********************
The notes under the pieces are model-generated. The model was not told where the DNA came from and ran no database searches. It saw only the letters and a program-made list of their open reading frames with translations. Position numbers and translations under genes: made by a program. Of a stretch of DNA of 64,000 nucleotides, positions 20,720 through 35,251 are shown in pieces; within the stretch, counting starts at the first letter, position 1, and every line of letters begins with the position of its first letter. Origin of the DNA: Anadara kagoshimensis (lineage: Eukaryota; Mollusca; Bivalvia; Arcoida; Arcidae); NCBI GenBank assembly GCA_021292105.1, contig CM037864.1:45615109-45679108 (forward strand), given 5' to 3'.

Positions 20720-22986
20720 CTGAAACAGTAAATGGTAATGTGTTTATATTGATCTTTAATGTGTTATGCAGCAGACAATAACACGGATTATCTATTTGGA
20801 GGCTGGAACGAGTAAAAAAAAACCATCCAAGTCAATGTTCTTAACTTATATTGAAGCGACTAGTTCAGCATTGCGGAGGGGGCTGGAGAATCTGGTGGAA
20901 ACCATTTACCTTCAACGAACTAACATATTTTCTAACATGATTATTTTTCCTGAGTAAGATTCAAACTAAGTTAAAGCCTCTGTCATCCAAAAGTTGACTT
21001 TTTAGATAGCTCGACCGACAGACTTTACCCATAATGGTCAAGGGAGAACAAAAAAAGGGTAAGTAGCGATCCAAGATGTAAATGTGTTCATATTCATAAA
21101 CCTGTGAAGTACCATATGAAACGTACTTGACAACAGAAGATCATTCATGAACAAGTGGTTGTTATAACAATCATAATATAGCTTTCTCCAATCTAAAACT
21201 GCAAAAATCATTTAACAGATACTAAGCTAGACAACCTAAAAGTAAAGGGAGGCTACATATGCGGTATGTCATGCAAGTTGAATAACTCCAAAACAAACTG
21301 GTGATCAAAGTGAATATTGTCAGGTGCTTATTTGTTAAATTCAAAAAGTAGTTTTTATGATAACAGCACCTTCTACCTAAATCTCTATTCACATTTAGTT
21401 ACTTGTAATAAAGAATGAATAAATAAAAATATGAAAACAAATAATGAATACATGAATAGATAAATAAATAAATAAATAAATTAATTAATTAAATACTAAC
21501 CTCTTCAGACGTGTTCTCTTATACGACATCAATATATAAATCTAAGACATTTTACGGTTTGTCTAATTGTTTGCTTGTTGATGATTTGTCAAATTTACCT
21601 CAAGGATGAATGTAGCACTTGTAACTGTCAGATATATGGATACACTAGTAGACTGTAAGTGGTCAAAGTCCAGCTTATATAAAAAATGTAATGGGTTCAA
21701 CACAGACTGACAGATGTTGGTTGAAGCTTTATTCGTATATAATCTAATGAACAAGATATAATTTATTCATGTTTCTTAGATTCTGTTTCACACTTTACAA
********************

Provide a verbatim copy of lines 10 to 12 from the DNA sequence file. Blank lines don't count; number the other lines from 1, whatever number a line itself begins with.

21401 ACTTGTAATAAAGAATGAATAAATAAAAATATGAAAACAAATAATGAATACATGAATAGATAAATAAATAAATAAATAAATTAATTAATTAAATACTAAC
21501 CTCTTCAGACGTGTTCTCTTATACGACATCAATATATAAATCTAAGACATTTTACGGTTTGTCTAATTGTTTGCTTGTTGATGATTTGTCAAATTTACCT
21601 CAAGGATGAATGTAGCACTTGTAACTGTCAGATATATGGATACACTAGTAGACTGTAAGTGGTCAAAGTCCAGCTTATATAAAAAATGTAATGGGTTCAA